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November 14 Today’s Reading: Acts 15-16
“And it came to pass.”
Whatever comes to pass must come to pass; because God has ordained it for good. We must not judge things by their outward appearance. It may seem tragic that Paul and Silas were beaten and thrown in prison; but it was not. The best thing that could happen did happen. Paul and Silas must go to that prison in Philippi, because there was an elect sinner there whom God determined must hear the Gospel and be saved. “And it came to pass!” Here is another example of the soul cheering truth of God’s sovereign providence (Psalm 76:10). In the midst of evil, God accomplishes good (Romans 8:28). Our Father sovereignly employed the angry rage of a wicked mob, the illegal actions of a corrupt judge, and the tormenting hiss of the old serpent to accomplish the salvation of His elect. What a wonderful, comforting thing this is to contemplate!
Sin and Sovereignty
The question is often raised, “How did sin and evil arise in God’s creation?” If God is absolutely sovereign, absolutely holy, and absolutely good, if he created all things good, how is it that pride was found in Lucifer’s heart? How were the fallen angels led to rebel against his throne? How was Adam seduced to sin?
The existence of evil is a problem which vexes our minds continually. We must, whenever considering such a subject, at once, as Toplady put it, “clip the wings of curiosity.” Knowing that God is not the author of sin, and that He never tempts any to evil (James 1:13-17), knowing that nothing comes to pass without His all-wise decree, the matter cannot be resolved in a more God honoring way than to use the words of our Lord as the expression of submissive faith, “Even so, Father, for so it seemed good in thy sight.”
We bow before God in reverent submission and confess in the words of one who lived long ago, “Lord, I am darkness, but thou art light.” Before Him of whom are all things, we acknowledge our utter ignorance. We must be content to wait until our souls are freed from the influence of evil in the world above to know the mind and purpose of God in permitting the evil which yet engulfs our minds. Still, two things we know by divine revelation.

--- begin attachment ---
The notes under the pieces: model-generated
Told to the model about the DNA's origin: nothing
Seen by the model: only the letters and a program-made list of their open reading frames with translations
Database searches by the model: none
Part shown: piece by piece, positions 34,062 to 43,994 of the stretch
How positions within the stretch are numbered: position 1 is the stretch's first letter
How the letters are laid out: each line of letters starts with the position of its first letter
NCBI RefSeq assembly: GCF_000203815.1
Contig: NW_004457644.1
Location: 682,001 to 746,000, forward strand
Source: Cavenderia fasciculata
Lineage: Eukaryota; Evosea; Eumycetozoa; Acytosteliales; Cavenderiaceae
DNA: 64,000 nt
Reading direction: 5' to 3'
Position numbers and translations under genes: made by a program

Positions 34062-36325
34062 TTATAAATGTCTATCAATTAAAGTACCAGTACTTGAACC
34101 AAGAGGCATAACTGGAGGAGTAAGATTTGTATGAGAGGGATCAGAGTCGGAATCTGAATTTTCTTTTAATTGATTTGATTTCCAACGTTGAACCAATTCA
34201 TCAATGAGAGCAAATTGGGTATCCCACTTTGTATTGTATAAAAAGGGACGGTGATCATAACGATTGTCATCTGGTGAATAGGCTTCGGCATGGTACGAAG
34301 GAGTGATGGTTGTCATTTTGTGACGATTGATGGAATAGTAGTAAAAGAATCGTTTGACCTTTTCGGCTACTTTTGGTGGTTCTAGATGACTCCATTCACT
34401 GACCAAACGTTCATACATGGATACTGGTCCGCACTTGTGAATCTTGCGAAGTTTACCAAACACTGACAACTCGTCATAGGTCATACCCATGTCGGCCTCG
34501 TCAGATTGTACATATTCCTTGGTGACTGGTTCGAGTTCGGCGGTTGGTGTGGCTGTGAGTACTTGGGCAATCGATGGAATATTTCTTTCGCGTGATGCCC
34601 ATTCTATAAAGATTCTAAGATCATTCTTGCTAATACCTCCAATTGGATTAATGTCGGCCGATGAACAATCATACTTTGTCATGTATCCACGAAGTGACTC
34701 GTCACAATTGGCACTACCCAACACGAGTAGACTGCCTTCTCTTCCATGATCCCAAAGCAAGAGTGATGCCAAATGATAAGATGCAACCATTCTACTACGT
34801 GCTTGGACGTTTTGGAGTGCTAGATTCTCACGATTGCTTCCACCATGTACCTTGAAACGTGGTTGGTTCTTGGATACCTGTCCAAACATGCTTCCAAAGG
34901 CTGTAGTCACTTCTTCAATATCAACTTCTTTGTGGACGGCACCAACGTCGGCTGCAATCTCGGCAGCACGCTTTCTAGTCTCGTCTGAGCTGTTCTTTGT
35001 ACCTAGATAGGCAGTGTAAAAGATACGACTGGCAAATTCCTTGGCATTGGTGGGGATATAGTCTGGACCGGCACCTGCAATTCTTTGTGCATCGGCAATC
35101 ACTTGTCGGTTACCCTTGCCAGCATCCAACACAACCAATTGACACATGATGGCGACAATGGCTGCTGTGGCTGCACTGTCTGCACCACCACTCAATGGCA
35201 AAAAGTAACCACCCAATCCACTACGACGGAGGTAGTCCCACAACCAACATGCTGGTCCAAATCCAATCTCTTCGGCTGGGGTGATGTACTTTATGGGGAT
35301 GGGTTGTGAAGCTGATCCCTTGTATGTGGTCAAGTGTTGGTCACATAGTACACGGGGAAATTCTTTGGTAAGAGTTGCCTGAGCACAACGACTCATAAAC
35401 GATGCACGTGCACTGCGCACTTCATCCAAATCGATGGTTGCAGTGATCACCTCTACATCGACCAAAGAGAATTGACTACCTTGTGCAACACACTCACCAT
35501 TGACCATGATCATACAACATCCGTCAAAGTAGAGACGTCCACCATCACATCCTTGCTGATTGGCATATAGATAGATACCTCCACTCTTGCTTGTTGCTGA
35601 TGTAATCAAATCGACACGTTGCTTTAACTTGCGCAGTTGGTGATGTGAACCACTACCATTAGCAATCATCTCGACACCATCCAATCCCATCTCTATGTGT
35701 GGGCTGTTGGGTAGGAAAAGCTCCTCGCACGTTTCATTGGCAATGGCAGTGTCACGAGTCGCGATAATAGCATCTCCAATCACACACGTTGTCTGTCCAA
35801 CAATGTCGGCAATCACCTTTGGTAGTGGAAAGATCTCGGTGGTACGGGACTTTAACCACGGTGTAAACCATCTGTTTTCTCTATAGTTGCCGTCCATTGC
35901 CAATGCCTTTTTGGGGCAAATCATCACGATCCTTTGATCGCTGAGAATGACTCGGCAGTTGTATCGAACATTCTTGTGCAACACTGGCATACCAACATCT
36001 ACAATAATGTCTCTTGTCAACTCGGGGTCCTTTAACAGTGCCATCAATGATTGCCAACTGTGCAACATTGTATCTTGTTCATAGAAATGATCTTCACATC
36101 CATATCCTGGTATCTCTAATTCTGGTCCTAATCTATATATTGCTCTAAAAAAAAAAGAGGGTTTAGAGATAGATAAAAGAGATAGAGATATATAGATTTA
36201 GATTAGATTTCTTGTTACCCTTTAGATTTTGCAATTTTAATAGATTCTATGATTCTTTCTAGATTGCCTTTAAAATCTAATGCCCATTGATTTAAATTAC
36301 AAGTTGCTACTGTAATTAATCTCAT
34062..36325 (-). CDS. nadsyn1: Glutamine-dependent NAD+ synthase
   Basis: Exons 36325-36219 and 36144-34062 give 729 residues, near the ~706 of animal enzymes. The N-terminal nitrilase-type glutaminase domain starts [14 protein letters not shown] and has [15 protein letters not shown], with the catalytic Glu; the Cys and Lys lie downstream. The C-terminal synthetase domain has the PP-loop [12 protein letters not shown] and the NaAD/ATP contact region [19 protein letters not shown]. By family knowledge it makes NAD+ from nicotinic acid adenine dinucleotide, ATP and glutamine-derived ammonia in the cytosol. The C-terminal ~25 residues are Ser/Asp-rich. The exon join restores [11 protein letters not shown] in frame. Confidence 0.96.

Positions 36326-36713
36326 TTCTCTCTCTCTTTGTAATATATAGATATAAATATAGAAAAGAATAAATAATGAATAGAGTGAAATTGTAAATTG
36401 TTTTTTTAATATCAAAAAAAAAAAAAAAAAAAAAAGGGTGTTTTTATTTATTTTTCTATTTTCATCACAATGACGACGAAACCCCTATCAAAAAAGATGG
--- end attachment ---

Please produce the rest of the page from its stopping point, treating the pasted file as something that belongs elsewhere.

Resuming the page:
Everything God does, or permits, or allows, He ordained from eternity and brings to pass in time to show forth the greatness of His glory (Romans 11:33-36; Ephesians 1:11-12; Revelation 5:13). It appears, then, that the perfections of God could not have been so gloriously revealed, as they now are in Christ, had evil never entered the universe. God all-wise ordained sin and evil that He might use it and overrule it to His own everlasting praise (Psalm 76:10). Had sin never entered into the world, how could the justice of God be known in punishing it? Had evil never existed, how could the wisdom of God be seen overruling it? Had sin never entered the world, how could the goodness of God be made manifest in pardoning and forgiving it? Had there never been any wickedness in God’s creation, how could the power of God be revealed in subduing it?
Without question, all evil in the world is included in the “all things” which work together for the everlasting good of God’s elect (Romans 8:28-30). The fall of our father Adam and the entrance of sin into the world by him was one of the countless links of providence essential to Christ’s incarnation and crucifixion for the redemption of His people. To suggest, as many ignorantly do, that the fall was not purposed by God, is to assert that the incarnation, birth, life, death, resurrection, and glory of Christ, and the salvation of His people by virtue of His obedience as our Substitute is all, from beginning to end, the result of chance, luck, or blind fate.
O my heavenly Father, from the depths of my soul, I thank you for the knowledge that “all things are of God.” Give me grace ever to walk in this great light.